Inside STAT: Eyeing an IPO, Hims expands further into virtual mental health care


San Francisco-based Hims and Hers — which rose to popularity offering medications for hair loss and erectile dysfunction and women's health products — is now venturing into mental health care. The company is rolling out a feature to connect people with providers who can help prescribe medications for common mental health conditions. The new service — which will soon include individual talk therapy and is part of a broader push into telemedicine — may position the company well as it considers going public with a potential $1 billion valuation. STAT Plus subscribers can read more in an exclusive report from STAT's Erin Brodwin. 

How Covid-19 has affected heart transplants

Many medical procedures unrelated to Covid-19 have seen a recent dip as a result of the pandemic, and heart transplants seem to be no exception. According to a new study, 600 people were taken off waitlists — a 75% increase — for a heart transplant in the two months between mid-March and mid-May (which the authors considered the Covid-19 period), compared to around 340 during the first two months of the year. There was also a 70% drop in waitlist additions in the Northeast, although some other parts of the U.S. also experienced a drop. Recovery of hearts from deceased donors decreased 26% during the Covid-19 period than before this duration. And with the exception of the Northwest, all other regions of the country saw a decrease in the volume of heart transplants.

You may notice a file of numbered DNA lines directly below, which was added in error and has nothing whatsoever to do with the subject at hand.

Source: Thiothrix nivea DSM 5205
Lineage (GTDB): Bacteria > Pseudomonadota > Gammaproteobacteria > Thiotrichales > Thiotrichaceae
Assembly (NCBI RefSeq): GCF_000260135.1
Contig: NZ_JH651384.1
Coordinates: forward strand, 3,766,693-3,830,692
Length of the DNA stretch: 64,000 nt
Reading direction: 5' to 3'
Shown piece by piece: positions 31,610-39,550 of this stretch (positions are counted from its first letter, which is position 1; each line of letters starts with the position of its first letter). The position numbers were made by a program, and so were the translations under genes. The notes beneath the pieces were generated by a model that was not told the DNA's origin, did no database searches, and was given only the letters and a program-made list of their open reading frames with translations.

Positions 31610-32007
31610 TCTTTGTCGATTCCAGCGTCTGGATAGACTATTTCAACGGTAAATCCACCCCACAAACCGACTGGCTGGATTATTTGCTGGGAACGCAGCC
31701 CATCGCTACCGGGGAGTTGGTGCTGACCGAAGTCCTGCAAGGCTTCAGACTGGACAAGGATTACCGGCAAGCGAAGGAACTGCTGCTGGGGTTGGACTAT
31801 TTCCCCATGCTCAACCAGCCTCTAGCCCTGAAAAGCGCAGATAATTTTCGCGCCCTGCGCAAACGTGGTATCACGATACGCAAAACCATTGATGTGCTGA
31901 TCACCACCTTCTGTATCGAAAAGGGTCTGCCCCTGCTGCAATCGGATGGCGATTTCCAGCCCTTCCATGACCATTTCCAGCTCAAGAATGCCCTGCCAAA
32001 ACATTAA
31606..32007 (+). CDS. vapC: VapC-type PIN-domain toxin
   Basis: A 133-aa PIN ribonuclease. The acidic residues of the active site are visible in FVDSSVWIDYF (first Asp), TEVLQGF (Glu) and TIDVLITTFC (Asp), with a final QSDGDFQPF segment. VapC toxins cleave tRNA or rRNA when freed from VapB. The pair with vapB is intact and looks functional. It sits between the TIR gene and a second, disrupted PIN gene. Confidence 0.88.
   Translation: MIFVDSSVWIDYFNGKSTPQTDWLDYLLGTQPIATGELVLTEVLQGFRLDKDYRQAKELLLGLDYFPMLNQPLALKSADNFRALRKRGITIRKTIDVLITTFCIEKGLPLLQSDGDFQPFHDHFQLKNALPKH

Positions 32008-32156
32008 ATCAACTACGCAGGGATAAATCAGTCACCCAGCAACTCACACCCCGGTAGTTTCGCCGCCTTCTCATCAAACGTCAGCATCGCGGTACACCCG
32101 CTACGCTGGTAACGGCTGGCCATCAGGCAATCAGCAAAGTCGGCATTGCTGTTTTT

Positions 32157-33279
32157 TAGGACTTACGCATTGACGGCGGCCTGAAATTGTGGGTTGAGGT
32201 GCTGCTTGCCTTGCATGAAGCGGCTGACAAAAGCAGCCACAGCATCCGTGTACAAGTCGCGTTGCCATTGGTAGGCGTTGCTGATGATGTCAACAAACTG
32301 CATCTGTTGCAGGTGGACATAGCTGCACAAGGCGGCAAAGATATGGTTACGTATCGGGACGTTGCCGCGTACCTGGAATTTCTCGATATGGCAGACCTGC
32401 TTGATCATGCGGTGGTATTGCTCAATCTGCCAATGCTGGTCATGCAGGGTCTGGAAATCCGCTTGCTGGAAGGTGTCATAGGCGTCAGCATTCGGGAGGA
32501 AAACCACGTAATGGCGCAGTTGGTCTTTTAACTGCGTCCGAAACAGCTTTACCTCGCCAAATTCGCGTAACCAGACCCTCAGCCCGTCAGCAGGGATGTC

Limiting handgun sales to those 21 and over may help decrease suicides among adolescents

States that restrict the sales of handguns to those aged 21 and older may have lower suicide rates among adolescents, according to new research. Scientists looked at suicide data between 2001-2017, and found that each state that limited handgun sales to those 18 and older had an additional 344 suicides among 18-20-year-olds compared to states with a 21-and-over policy. In contrast, states that limited handguns to those 21 or older had around two fewer suicides per 100,000 adolescents in the 18-20 age group. Two states — Missouri and South Carolina — lowered the age limits for handgun purchases from 21 to 18 during the study period, and saw an increase in adolescent suicide rates. At the same time, Wyoming and West Virginia raised their age limits to 21 in 2010 and didn't see a significant change in their suicide rates. 

If you or someone you know is considering suicide, contact the National Suicide Prevention Lifeline at 1-800-273-8255 (Español: 1-888-628-9454; deaf and hard of hearing: 1-800-799-4889) or the Crisis Text Line by texting HOME to 741741.

What to read around the web today

  • Health tech companies are shelling out more to lobby Washington during the pandemic. STAT Plus
  • Before the A.D.A, there was Section 504. The New York Times
  • This nurse has traveled from hot spot to hot spot during the Covid-19 pandemic. Vox
  • Virus rages on coasts as hurricane fears flare. E&E News

Thanks for reading! More tomorrow,


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Thursday, July 23, 2020